The credit market taught investors a very good lesson in the Crisis (not that many of them were paid attention to). One of those lessons was that the first signs of weakness in the market should be taken seriously, as they can be indicative of a pending meltdown. This occurred in 2007 before the cataclysm in 2008. It appears to be happening again now, as both US and European credit marks are showing some fault lines. For instance, the downgrade of GE is seen as a sign of weakness very similar to what occurred with Ford and GM in 2005.
FINSUM: There has been an extraordinary credit boom since the Crisis and there are bound to be consequences. The question is what the extent of those consequences will be. The market is starting to feel a bit like musical chairs.
Here is an interesting fact for investors—municipal bonds tend to hold up well during periods of rising rates. The underlying tax benefits of the bonds mean their demand is well insulated even in such periods. The question is where to commit capital. Well, year-end tax loss selling is creating some interesting opportunities in closed end muni funds, says BlackRock. Some funds are selling at significant discounts to the NAVs, sometimes 10% or more. These funds tend to bounce back in the new year, which is called the “January effect”. The discount to NAV allows one to gain even if the prices of the underlying assets don’t budge.
FINSUM: Closed end muni funds look like a great place for some bargaining hunting until the end of the year.
This is a tricky environment for income investing. On the one hand, rising rates generally mean better yields, but at the same time, the chance of rate-driven losses is high. What if investors wanted to get safe 5% yields? Doing so is a little bit tricky and requires a blend of riskier credit and a mix of durations. However, investors can get pretty close with some individual ETFs. For instance, BlackRock’s iBoxx $ Investment Grade Bond ETF yields 4.39% and has shorter dated maturities with comparable credit quality to other funds.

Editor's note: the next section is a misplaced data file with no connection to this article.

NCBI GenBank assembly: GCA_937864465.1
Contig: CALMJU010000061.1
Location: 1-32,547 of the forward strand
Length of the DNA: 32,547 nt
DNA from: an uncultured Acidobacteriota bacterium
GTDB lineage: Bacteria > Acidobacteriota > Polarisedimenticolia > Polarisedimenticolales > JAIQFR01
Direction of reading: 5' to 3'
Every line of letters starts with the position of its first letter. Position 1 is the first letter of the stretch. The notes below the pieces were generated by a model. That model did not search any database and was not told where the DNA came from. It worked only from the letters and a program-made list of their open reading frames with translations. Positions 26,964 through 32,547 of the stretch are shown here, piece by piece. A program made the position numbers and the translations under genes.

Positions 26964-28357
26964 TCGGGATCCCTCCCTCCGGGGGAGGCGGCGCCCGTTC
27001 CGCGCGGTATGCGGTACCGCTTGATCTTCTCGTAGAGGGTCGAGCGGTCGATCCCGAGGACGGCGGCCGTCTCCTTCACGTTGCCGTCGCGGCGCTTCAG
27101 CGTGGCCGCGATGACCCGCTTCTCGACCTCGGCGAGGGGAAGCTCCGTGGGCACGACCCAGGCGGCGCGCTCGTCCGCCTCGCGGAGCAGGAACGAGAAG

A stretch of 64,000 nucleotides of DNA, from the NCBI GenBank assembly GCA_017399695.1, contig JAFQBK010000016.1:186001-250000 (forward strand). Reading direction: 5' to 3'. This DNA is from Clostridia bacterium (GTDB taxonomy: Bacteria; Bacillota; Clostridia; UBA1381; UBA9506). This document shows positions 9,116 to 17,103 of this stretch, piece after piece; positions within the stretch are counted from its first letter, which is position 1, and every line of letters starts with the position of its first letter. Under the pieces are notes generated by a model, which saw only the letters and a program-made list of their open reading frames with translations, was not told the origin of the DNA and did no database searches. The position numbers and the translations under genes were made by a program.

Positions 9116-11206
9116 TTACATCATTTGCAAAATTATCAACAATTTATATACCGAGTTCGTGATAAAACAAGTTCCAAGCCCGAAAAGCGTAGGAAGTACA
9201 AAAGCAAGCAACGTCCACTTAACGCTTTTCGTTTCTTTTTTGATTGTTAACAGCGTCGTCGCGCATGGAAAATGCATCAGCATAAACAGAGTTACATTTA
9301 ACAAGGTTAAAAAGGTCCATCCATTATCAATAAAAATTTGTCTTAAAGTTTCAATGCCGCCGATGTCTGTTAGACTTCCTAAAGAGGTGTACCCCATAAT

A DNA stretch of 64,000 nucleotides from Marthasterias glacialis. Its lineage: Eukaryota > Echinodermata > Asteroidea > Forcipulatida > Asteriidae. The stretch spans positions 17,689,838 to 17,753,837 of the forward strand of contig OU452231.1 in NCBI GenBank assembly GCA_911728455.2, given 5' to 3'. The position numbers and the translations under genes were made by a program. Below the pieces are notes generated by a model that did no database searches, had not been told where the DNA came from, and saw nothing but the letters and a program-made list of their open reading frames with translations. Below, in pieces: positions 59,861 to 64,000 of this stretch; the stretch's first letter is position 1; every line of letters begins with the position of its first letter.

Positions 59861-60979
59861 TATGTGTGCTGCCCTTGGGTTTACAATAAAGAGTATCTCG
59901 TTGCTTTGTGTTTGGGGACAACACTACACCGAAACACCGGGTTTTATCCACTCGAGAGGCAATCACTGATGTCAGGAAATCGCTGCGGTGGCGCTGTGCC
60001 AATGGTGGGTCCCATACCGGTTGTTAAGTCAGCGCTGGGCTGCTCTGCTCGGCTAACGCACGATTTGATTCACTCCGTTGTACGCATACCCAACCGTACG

FINSUM: This seems like a good choice, but there are also a number of rate hedged ETFs that have similar yields and almost no interest rate risk.
Those worried about rate hikes will be happy to hear this news. Ever-hawkish Jerome Powell is finally starting to sound just a bit more dovish. Powell says the economy is strong, but could face “headwinds”. He says the Fed is discussing how much and how fast to raise rates and acknowledged that the Fed’s actions could inhibit the economy. He said the Fed’s goal is to “extend the recovery, expansion, and to keep unemployment low, to keep inflation low”.
FINSUM: It is good to hear some public consideration that rates might get in the way of the economy. While we would not exactly say this is dovish, it is certainly less aggressive than previously.
With all the volatility of the last month, and midterms, less focus has been on one of the most ominous of economic signs—the yield curve. Well, Goldman Sachs has just weighed in, warning investors that a yield curve inversion is looming. Goldman went further than to say that 2-years might be flat or overtake 10-years, the bank said that spreads between 2- and 30-year bonds would fall to zero. To put that call into perspective, it would be a narrowing of 50 basis points versus now. Goldman highlighted the move in its top themes to watch for 2019.
FINSUM: We have to give Goldman Sachs a little credit here as they have been consistently hawkish about rates for at least a year and are sticking to it. We tend to agree with this view.
One of the guiding mantras of small cap investing has always been that small caps tend to outperform their larger peers over the long-term. While always cyclical, small caps have outperformed large caps over the last several decades. However, in recent years that has all changed. In fact, since 2005, the relative performance between the two share classes has been trendless, with no discernible relationship. This is directly counter to the almost century-long trend that preceded it. One CIO explained the change this way, saying “Market-cap tilts have historically been about catching, and riding, strong and persistent performance waves … Over the last 13 years, in an unconventional fashion, the opportunities to add performance from cap tilts have been relatively small and have required frequent and expert timing”.
FINSUM: Interesting change for small caps. We suspect the change has to do with a combination of the pre-Crisis boom and the extraordinary liquidity thereafter.